>> I wonder how strong that Ti foil is?

It's very strong. It doesn't crumple or fall like aluminum foil. It's definitely has the properties of a sheet metal that way. It's thinner than your cookie sheet material but easily stands up on its own. See the bottom photo on the page description.

John Chan
(ouroboros)
Titanium windscreen tempering... memory metal on 11/18/2005 09:59:58 MST Print View

I wonder if its possible to temper the windscreen with heat so that it retains its pre-temper shape. That way, the windscreen just "springs" back into the perfect diammeter when you remove it from your cooking pot.

...it seems to apply to eyeglass frames, or is that related to a special alloy of titanium?

Ryan Jordan
(ryan) - BPL Staff - MLife

Locale: Greater Yellowstone
Re: Titanium windscreen tempering... memory metal on 11/18/2005 10:29:09 MST Print View

You can, yes, but you lose the ability to then cut it to the diameter you need for the pot you are using. You'd have to pretemper it for each pot size.

Joshua Mitchell
(jdmitch) - F

Locale: Kansas
tempering at home? on 11/18/2005 10:51:29 MST Print View

Would it be possible to temper the metal to spring / hold at home with a torch?

John Chan
(ouroboros)
Re: tempering at home? on 11/18/2005 11:30:02 MST Print View

I believe (I'm no expert though) that the success of tempering is critically dependent on the rate of change of the temperature of the metal dT/dt and that this change must be consistent throughout the piece. That's how you get crappy rotors (bad temper, fast) vs good rotors (good temper, slower) on automobiles.

You could try it at home but if you know someone who's into pottery perhaps you could convince them to fire it in an electric or gas kiln. That would be preferable as you can control temperature (but with the thin nature of the metal you have much less control over rate of cooling unless you have another oven available at a lower post-temper temperature).

Edited by ouroboros on 11/18/2005 11:32:11 MST.

Vick Hines
(vickrhines) - F

Locale: Central Texas
Aluminum windscreen on 11/18/2005 15:05:58 MST Print View

Aluminum windscreens have the virtue of being crushable once they have lost their factory hardness. After a couple of uses the heat of the stove softens the aluminum so it can be crushed, mangled, and folded to fit wherever it needs to go. This is fine if the windscreen is not supporting anything.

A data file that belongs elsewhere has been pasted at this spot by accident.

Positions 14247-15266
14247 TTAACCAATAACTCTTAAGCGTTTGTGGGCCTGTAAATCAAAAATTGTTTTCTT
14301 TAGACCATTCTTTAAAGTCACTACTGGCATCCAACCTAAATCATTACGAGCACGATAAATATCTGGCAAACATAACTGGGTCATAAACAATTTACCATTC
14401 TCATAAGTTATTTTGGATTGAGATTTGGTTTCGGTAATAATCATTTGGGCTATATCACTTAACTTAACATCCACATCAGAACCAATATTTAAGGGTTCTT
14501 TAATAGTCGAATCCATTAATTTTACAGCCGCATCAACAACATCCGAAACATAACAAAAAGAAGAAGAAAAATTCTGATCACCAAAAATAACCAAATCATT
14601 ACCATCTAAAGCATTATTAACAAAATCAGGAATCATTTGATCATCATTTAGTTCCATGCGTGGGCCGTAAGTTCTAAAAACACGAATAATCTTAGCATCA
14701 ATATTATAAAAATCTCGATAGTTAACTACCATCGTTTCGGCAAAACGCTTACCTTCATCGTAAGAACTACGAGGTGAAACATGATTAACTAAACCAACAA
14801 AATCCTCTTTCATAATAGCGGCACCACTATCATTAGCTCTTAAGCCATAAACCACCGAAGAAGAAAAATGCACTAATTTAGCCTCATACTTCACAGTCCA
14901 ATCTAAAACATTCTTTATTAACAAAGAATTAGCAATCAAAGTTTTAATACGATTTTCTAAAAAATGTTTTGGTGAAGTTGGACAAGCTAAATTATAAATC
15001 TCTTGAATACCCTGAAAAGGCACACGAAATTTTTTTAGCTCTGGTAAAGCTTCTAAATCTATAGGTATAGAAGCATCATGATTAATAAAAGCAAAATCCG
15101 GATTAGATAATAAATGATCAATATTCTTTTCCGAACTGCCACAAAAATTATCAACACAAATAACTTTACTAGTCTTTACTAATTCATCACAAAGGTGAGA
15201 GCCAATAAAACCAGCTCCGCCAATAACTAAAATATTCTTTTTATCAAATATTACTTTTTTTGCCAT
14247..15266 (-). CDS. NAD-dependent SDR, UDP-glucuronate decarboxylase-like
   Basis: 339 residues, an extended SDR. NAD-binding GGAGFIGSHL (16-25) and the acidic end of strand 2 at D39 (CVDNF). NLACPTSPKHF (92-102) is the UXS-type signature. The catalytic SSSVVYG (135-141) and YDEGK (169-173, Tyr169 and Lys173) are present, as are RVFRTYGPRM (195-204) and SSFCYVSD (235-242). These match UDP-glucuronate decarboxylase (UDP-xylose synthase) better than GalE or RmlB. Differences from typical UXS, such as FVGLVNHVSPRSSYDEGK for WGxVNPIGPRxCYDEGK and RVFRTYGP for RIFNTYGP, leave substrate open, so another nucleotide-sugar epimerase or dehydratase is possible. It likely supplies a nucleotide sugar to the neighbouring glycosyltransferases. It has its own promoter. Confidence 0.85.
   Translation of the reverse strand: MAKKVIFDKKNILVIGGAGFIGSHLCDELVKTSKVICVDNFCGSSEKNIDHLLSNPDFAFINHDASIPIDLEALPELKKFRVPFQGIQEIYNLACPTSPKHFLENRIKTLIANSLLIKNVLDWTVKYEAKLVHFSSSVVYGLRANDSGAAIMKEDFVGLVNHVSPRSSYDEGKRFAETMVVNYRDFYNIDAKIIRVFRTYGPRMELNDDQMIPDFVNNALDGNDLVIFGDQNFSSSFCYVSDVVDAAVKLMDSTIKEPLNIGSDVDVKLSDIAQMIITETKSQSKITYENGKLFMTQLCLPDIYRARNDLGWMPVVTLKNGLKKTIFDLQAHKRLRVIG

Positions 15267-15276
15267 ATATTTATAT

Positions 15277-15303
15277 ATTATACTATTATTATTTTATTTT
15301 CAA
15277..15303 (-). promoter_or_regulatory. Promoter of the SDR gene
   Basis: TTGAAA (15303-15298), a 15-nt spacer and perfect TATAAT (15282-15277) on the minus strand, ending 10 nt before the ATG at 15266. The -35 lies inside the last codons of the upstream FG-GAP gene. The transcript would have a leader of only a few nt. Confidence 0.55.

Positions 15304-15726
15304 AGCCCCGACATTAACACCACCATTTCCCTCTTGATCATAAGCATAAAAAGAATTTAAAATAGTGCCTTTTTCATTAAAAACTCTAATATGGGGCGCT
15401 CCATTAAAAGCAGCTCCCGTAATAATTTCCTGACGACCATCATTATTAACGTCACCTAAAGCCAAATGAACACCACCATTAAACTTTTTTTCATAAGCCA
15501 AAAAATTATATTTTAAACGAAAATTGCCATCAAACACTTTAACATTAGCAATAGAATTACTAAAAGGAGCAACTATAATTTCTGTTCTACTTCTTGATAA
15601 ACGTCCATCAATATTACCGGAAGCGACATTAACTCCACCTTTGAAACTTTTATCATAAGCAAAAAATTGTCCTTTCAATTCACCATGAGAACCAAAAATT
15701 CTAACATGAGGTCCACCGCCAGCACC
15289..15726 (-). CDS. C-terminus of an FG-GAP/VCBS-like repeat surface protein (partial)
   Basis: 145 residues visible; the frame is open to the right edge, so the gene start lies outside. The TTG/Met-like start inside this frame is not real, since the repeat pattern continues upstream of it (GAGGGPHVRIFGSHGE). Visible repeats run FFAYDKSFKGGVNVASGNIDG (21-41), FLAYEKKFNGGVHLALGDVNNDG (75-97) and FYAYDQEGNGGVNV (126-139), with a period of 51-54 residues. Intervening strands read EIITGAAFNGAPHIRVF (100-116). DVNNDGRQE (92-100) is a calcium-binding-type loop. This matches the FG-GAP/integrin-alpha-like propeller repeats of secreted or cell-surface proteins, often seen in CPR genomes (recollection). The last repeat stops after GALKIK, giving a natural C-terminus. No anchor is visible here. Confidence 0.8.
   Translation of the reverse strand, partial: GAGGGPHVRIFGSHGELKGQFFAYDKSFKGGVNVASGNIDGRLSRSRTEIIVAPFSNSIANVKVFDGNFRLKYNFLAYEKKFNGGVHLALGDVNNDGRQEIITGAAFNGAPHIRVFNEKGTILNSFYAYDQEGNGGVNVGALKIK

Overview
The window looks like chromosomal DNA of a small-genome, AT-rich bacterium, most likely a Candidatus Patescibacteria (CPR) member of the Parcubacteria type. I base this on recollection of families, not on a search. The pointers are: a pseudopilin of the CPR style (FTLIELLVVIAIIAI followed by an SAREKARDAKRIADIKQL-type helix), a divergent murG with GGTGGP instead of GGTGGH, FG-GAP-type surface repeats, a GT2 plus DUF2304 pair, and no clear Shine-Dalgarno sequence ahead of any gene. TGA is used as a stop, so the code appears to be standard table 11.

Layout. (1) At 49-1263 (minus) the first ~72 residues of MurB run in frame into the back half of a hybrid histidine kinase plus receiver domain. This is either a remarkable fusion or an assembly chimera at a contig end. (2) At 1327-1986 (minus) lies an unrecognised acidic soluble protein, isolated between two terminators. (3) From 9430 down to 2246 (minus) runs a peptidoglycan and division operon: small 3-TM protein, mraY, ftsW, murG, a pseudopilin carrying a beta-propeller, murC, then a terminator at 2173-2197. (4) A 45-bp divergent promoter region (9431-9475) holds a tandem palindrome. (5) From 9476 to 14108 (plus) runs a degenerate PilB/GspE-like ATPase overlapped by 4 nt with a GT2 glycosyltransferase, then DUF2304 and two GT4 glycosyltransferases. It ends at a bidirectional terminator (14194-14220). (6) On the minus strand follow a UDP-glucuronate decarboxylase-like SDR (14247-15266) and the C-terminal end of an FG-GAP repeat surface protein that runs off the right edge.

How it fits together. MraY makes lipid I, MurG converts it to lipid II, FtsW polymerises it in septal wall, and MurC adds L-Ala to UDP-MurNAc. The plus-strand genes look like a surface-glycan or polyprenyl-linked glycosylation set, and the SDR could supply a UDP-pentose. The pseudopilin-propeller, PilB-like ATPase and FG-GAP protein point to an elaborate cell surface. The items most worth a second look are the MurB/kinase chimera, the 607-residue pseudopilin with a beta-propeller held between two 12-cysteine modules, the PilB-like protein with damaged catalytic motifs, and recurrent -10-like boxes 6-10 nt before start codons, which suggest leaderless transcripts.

Newly cut from oven liner or cookie sheets, aluminum will retain the hardness conferred by rolling and shaping (called 'use' hardening or 'hammer' hardening). Aluminum and other nonferrous metals harden like that. Heat anneals (softens)them. Their behavior is opposite that of steel.

David Lewis
(davidlewis) - MLife

Locale: Nova Scotia, Canada
Re: Re: tempering at home? on 11/18/2005 15:32:58 MST Print View

Anyone care to take an educated guess as to what the "baking" proceedure (temps & times) would be for Ti foil?

By the way... as I posted elsewhere... if I can use these Ti products to make my stove design... my cook kit would go down to 44 grams total! That's for a pot, lid, stand, windscreen, esbit holder, pot grabber and an elastic band to hold it all together when packed up. Nice :) I've never worked with Ti before though. Hopefully it's doable with normal home tools.

Edited by davidlewis on 11/18/2005 15:38:18 MST.

John Chan
(ouroboros)
Re: Re: Re: tempering at home? on 11/18/2005 19:22:15 MST Print View

It appears the minimum temperature would be 200 C and maximum temperature for a hardening effect is in the 550 C range.

From:

http://www.osti.gov/energycitations/product.biblio.jsp?osti_id=4172131

abstract.